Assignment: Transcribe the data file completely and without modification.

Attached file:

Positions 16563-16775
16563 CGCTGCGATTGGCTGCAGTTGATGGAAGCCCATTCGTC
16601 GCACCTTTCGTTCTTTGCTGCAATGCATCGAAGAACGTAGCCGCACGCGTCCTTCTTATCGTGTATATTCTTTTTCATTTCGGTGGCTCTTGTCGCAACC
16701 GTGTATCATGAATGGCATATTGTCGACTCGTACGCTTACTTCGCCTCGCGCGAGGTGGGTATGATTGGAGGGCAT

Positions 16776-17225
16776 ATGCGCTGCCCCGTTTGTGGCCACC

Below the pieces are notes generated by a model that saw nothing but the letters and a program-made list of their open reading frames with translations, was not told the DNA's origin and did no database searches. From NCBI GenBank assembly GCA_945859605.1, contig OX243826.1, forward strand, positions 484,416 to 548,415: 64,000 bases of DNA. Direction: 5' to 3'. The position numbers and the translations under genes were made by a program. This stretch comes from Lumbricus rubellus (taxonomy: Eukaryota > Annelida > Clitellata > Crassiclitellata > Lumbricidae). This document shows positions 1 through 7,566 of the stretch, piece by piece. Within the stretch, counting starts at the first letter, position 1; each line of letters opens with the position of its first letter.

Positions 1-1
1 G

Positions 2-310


Positions 16563-16775
16563 CGCTGCGATTGGCTGCAGTTGATGGAAGCCCATTCGTC
16601 GCACCTTTCGTTCTTTGCTGCAATGCATCGAAGAACGTAGCCGCACGCGTCCTTCTTATCGTGTATATTCTTTTTCATTTCGGTGGCTCTTGTCGCAACC
16701 GTGTATCATGAATGGCATATTGTCGACTCGTACGCTTACTTCGCCTCGCGCGAGGTGGGTATGATTGGAGGGCAT

Positions 16776-17225
16776 ATGCGCTGCCCCGTTTGTGGCCACC

Below the pieces are notes generated by a model that saw nothing but the letters and a program-made list of their open reading frames with translations, was not told the DNA's origin and did no database searches. From NCBI GenBank assembly GCA_945859605.1, contig OX243826.1, forward strand, positions 484,416 to 548,415: 64,000 bases of DNA. Direction: 5' to 3'. The position numbers and the translations under genes were made by a program. This stretch comes from Lumbricus rubellus (taxonomy: Eukaryota > Annelida > Clitellata > Crassiclitellata > Lumbricidae). This document shows positions 1 through 7,566 of the stretch, piece by piece. Within the stretch, counting starts at the first letter, position 1; each line of letters opens with the position of its first letter.

Positions 1-1
1 G

Positions 2-310